According to Sean Haggard of Interview Backdoor, cereal boxes may hold the key to unlock your job interview success. No, you do not need to take up a cereal-related hobby or even learn how the boxes are made. You just need to continue reading below.
While reviewing the book The Sales Advantage by J. Oliver Crom and Michael Crom, Haggard realized that the same sales tricks that earned millions of dollars from paperboard packaging (cereal box) manufacturers could be applied to get you a job.
You are about to learn the seven tricks that salespeople use to build rapport with wealthy clients. Now you can use them to build a solid, trusting relationship with your interviewer. You will be selling yourself during your job interview without the interviewer even realizing.
1. Be flexible, and be on the interviewer’s team. Due to the interviewer’s busy schedule, she is likely to give subconscious bonus points to applicants who answer her calls, return her messages quickly, and accommodate the timeslots that she has available. You do not need to bend your life around the interviewer’s will, but you should be prepared to schedule interview sessions quickly and show interest in the process. The early bird gets the worm, and the eager applicant gets the job.
2. Know your stuff . . . and their stuff. First take some time to reflect upon your skills, experiences, talents, and objectives. What could you offer if you were hired for this position? Why are you a good fit? How do you meet the requirements listed in the position description? Next, spend some time researching the position and the company. Know the major facts about the organization, its mission, its products or services, and its competitors. Keep your eyes open for any positive or negative stories in the news or on the web. Ultimately you must understand what the position wants (duties), what the manager wants (outcomes), and what the company wants (culture).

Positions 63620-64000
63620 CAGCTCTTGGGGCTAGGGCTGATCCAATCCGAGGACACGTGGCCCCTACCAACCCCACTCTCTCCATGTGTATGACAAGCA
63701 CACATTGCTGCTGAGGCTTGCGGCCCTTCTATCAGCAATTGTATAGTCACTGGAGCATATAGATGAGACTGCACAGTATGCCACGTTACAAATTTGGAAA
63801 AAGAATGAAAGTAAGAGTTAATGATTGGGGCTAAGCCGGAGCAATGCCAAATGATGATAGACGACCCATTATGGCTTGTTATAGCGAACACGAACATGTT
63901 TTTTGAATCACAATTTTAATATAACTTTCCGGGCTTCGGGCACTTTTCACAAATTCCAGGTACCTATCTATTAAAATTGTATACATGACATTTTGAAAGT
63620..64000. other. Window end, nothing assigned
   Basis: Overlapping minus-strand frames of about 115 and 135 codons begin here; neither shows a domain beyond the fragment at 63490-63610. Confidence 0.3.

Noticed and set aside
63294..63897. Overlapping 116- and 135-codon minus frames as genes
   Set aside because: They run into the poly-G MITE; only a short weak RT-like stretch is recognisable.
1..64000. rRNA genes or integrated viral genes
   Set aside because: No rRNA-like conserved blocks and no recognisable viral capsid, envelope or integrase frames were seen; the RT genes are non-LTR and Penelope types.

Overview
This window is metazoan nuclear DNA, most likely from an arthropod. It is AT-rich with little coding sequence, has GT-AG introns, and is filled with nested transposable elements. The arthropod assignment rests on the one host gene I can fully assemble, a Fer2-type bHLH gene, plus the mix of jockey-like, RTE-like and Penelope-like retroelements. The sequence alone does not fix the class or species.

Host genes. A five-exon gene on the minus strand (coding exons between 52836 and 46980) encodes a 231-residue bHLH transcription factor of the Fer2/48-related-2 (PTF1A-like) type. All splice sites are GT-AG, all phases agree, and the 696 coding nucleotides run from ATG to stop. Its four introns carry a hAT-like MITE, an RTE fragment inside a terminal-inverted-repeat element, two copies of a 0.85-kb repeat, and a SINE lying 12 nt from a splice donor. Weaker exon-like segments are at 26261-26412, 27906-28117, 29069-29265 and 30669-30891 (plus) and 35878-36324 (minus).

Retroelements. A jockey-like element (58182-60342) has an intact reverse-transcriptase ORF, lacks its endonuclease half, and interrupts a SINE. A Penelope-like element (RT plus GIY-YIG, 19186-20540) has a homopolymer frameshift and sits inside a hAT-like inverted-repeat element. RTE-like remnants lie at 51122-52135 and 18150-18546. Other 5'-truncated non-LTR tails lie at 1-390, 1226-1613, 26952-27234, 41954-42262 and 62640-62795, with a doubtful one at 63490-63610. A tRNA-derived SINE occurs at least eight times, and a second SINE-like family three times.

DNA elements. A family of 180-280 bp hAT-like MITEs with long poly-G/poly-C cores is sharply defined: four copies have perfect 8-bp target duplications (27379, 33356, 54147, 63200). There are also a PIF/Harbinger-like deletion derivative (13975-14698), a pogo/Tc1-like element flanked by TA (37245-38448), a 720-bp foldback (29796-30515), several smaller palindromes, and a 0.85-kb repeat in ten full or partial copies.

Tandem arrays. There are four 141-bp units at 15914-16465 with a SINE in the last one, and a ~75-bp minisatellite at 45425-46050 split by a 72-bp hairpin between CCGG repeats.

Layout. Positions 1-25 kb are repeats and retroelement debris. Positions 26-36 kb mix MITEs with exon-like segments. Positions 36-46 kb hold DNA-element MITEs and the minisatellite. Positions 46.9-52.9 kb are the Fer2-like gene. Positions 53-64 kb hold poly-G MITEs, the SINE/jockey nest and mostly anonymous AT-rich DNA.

3. Meet the interviewer on her turf. As humans, we tend to like people who are like us. Interviewers are no different (and they really are human). If you believe your interviewer may be opposed to tattoos or piercings, cover yours up. It is only a temporary measure, but it may go a long way to overcoming any initial job interview bias. Focus the interviewer on your job-related qualities and avoid unnecessary distractions.
4. Remain honest. If you are considering accepting another position or you just do not think this particular job opening is the right fit, say so.
5. Act like a superhero. Save the interviewer during emergencies. If you can help the interviewer when she makes a mistake or has a tight deadline, she may be more inclined (consciously or not) to pay back your assistance with extra consideration. More importantly, during the job interview, demonstrate how you can continue to solve the interviewer’s problems in the future (if she is also the hiring manager).
6. Be prepared to deliver on whatever you promise. You must never lie to the interviewer, as it will always come back to haunt you. Admit any training deficiencies and offer suggestions on how you could get up to speed (in-house training courses, college credit, mentoring, etc.).
7. Don’t be pushy, but don’t be a wimp. When the hiring process is going slower than you would like, don’t threaten ultimatums and don’t appear desperate. Continue to express your interest and offer whatever assistance you can provide.
By applying these seven sales techniques, you will build trust and a positive rapport with your interviewer. Seal the deal with your qualifications, and the job is yours.